House Speaker John Boehner said that he got 98 percent of what he wanted in the final debt ceiling deal this summer. But the percentage of Americans that trust the GOP to do what’s right on the deficit is significantly lower than that — nearly three times lower.
As Americans’ stomachs turn at the possibility of a government shutdown over yet another spending battle, everyone seems to be at fault. On Monday morning Gallup released the news that more people are dissatisfied with the way government is being run than they were after Watergate, a very high (or low) bar that Washington has hit a few times during the last decade or so. Later on Monday the Pew Research Center released some delineations about that sentiment.
Pew conducted a survey on how Americans feel about political leaders’ ability to handle the deficit, an issue that has been eclipsed as the highest priority by jobs, but is still a major concern. The data showed that only 35 percent of Americans have confidence that GOP congressional leaders will do the right thing on the deficit, 43 percent thought the same about congressional Democrats, but a majority of 52 percent felt that President Obama will do the right thing on the issue.
This is not to say President Obama enjoys wide support on his ability to handle economic issues. Voters are equally frustrated with Obama because of the stagnant economy, as the TPM Poll Average shows only 33.5 percent approval on his handling of it. But the fractious squabbling in Congress has made that institution plummet further, as even after a miserable summer the House and Senate only resumed their infighting when they returned to Washington and began new work on a bill to keep the government funded, disagreeing on (of all things) disaster aid for those affected by Hurricane Irene.
Meanwhile, President Obama left Washington to go sell his new jobs bill and talk up proposals that Pew shows to be quite popular: 66 percent in the poll said raising taxes on those $250,000 a year is a good idea, against only 31 percent. Reducing military commitments overseas and limiting corporate tax deductions saw near equal levels of support. Obama may not enjoy high approval on how the economy is doing, but it seems like he’s at least getting some of the politics right at the moment.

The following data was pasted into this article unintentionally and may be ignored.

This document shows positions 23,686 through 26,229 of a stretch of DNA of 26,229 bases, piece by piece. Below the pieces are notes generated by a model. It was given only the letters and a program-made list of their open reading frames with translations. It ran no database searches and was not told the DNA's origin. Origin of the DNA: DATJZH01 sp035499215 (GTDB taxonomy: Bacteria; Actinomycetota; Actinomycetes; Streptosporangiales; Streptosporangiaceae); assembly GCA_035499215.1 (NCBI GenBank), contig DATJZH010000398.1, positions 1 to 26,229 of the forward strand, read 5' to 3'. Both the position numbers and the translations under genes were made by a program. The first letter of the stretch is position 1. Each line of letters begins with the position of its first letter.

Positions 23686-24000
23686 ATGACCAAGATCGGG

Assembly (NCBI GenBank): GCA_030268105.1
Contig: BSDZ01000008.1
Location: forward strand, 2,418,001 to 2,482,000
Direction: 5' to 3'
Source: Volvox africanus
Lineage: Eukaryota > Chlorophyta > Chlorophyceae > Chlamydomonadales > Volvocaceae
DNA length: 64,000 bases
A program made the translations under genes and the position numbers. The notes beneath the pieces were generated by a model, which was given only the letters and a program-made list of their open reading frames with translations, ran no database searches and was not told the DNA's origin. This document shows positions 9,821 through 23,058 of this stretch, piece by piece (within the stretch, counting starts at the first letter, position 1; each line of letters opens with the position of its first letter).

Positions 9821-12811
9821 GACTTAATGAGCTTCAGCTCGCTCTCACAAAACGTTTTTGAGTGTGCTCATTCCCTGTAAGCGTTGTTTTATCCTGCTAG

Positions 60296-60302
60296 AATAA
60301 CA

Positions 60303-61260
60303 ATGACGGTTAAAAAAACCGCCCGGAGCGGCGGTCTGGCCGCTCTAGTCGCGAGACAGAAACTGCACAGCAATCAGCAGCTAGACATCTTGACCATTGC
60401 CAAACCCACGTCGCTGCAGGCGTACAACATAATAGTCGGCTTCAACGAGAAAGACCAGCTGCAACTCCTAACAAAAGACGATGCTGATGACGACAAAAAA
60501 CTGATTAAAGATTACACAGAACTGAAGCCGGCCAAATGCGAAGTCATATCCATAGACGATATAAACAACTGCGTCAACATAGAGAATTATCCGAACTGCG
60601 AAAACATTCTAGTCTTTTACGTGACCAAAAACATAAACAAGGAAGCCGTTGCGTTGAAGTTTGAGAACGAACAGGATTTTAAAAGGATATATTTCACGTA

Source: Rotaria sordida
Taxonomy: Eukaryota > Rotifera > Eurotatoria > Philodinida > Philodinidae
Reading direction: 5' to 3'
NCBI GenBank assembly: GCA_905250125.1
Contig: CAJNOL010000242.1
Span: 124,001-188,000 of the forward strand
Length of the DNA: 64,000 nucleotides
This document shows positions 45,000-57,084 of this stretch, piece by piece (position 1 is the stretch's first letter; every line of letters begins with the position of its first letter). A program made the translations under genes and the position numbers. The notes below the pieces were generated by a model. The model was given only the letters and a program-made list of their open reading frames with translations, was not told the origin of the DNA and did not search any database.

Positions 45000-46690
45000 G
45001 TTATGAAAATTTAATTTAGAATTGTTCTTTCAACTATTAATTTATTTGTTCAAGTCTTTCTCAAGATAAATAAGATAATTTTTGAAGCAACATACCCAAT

Pew pointed to the fact that the lack of faith in the GOP on the debt is wide ranging. “The drop in confidence in GOP congressional leaders is broad based, even occurring among Republicans themselves,” reads Pew’s report. “The share of Republicans confident in their party’s leaders on this issue has fallen from 76% four months ago to 62% today, with comparable declines among Republicans and Republican-leaning independents who agree with the Tea Party and those who do not.”
Unaffiliated Americans, who have almost completely soured on both parties in Congress, are a little more supportive of the President when it comes to handling the debt, something that should be welcome news: the latest CNN survey shows Obama’s approval among independents down to 42 percent, against 54 percent disapproval. “Independents are equally skeptical of both parties in Congress (35% have at least a fair amount of confidence in Republican leaders, 34% express confidence in Democratic leaders),” says the Pew report. “Nearly half of independents (47%) say they have a great deal or fair amount of confidence in Obama to do the right thing when it comes to dealing with the federal budget deficit.”
Americans aren’t happy with anyone in Washington, but Republicans are running out of room for error: 35 percent of country having confidence they can do the right thing on the debt looks suspiciously like their base. President Obama isn’t exactly operating from a position of strength on the economy, but in a choice between him and Congressional dysfunction, Americans are moving his way.
Kyle is the Editor of TPM Media’s PollTracker. He graduated from Beloit College (WI) and began working in politics before getting an M.A. in magazine journalism from New York University, where he interned at TPM and the website of The New Yorker.